India-U.S. bilateral relations have developed into a "global strategic partnership", based on shared democratic values and increasing convergence of interests on bilateral, regional and global issues. Relations between the countries have improved considerably over the last 15 years, having been fraught with mistrust and tension during the Cold War. The bilateral relationship underwent a significant transformation when the US first agreed to 'work to achieve full civil nuclear energy cooperation’ with India in July 2005.
Today, the desire to counter China’s role in the Indo-Pacific is an area of increasing strategic convergence for the countries. A state visit to India by Trump in late February 2020 was symbolic of an enhanced bilateral partnership and the importance of defence cooperation within it; so much so that there was rampant speculation in India that its pandemic lockdown was deferred by a few days in order to accommodate the visit.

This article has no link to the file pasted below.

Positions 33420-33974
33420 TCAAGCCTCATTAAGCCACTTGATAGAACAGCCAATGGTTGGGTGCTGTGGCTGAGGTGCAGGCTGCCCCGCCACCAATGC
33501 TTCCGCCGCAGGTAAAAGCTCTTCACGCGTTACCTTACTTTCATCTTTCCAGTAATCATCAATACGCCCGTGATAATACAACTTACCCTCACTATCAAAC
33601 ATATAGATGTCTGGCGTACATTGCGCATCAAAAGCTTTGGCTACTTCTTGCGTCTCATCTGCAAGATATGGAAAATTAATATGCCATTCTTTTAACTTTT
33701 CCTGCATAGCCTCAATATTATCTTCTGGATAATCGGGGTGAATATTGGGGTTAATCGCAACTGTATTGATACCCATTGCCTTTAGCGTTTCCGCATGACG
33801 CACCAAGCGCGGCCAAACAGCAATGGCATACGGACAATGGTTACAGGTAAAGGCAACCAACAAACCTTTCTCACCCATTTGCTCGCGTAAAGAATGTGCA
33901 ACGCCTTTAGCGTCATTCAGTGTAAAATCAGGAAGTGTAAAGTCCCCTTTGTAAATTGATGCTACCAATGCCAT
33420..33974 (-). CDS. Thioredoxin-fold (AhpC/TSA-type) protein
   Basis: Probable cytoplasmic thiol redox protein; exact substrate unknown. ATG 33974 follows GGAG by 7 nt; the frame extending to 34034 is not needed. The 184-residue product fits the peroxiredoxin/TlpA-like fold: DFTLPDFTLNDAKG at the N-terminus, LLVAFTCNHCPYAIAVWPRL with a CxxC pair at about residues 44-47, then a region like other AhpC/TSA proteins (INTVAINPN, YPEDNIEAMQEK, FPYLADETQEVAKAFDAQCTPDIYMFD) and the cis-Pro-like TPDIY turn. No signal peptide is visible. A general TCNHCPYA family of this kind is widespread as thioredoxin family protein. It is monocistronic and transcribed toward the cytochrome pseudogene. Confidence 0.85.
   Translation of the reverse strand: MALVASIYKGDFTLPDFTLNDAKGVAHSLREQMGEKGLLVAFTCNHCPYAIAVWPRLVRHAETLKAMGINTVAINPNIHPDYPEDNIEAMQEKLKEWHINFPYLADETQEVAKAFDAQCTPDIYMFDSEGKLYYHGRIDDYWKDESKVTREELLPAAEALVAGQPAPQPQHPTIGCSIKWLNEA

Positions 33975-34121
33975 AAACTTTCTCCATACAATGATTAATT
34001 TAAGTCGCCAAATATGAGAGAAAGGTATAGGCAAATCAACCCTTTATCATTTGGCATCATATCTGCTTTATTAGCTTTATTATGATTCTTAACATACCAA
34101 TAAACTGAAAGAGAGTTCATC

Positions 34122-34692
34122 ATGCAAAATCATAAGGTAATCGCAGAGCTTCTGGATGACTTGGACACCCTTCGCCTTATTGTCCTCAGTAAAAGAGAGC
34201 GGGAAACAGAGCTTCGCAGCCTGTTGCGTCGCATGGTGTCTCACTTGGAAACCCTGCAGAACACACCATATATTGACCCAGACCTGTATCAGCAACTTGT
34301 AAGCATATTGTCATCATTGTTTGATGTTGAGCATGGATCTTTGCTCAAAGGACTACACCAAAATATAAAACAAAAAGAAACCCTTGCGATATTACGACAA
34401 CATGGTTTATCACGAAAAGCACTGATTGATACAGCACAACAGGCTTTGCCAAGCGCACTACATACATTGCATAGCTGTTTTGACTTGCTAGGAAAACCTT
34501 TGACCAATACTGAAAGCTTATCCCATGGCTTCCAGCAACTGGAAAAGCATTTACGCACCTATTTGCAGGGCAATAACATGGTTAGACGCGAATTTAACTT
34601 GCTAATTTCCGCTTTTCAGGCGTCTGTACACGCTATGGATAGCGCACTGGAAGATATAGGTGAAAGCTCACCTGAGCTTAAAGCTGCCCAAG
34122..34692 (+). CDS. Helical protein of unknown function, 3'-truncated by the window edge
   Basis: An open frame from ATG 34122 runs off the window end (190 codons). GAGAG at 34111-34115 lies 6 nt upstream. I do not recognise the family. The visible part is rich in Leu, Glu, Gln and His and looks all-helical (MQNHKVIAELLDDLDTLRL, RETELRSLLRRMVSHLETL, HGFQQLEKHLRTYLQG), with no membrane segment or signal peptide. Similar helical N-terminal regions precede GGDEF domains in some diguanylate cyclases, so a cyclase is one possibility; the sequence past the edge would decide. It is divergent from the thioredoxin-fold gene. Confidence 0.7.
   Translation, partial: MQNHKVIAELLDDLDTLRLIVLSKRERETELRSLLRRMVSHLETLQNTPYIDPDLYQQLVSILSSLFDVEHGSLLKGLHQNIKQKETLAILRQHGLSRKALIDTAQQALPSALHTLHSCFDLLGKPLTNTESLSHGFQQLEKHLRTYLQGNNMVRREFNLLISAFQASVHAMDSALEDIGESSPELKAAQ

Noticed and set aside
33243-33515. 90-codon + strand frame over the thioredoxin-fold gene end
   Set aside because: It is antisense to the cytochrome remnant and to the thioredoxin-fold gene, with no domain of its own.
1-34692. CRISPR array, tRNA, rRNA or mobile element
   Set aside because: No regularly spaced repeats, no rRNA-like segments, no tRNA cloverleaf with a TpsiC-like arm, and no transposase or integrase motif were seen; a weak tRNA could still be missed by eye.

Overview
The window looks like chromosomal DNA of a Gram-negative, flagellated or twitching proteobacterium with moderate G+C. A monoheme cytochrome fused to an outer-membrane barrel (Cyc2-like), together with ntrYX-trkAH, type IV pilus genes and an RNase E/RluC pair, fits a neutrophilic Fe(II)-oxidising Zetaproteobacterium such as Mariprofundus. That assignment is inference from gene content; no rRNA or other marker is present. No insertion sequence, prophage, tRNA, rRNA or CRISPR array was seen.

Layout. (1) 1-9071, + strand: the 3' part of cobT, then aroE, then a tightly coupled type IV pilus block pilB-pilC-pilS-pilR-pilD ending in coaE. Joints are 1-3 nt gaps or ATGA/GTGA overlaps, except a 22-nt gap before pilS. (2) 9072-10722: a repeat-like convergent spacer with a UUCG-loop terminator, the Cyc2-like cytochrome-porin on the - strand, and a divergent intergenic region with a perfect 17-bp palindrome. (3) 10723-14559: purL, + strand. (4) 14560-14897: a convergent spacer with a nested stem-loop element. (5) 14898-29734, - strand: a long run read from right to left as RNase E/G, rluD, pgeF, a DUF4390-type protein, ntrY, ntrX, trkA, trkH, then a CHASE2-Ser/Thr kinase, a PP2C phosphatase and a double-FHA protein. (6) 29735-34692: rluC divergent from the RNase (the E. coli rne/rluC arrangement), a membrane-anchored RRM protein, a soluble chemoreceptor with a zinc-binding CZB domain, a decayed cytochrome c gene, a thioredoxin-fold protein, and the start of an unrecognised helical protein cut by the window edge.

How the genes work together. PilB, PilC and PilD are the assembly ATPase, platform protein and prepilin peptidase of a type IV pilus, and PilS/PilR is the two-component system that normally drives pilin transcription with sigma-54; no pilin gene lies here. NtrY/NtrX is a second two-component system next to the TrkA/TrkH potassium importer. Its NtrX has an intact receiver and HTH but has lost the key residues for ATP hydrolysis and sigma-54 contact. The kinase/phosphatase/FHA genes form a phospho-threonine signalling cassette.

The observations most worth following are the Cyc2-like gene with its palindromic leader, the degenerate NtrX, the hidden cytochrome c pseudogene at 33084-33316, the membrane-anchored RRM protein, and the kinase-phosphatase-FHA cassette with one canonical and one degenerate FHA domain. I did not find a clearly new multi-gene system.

The panel discussion brings in a range of voices, including from the mainstream of the Republican Party in the US, including Oz Sultan, the Indian-Muslim origin Republican candidate for Senate in Harlem. This session is part of an ongoing series from Bridge India looking at Indian public policy from the lens of a post-pandemic world. In the context of the Indo-US relationship, this will focus on a range of issues, including Indian visas in the US, access to the Indian market for US companies as well as what Modi’s Atmanirbhar Bharat means for a more export-focused Trump trade doctrine.
- Oz Sultan, Candidate for NY State Senate - Harlem
- Aparna Pande, Director, Initiative on the Future of India and South Asia, Hudson Institute
- Salil Tripathi, Writer at Mint and Caravan
- Sanjay Suri, Europe Correspondent, Network 18 group (Moderator)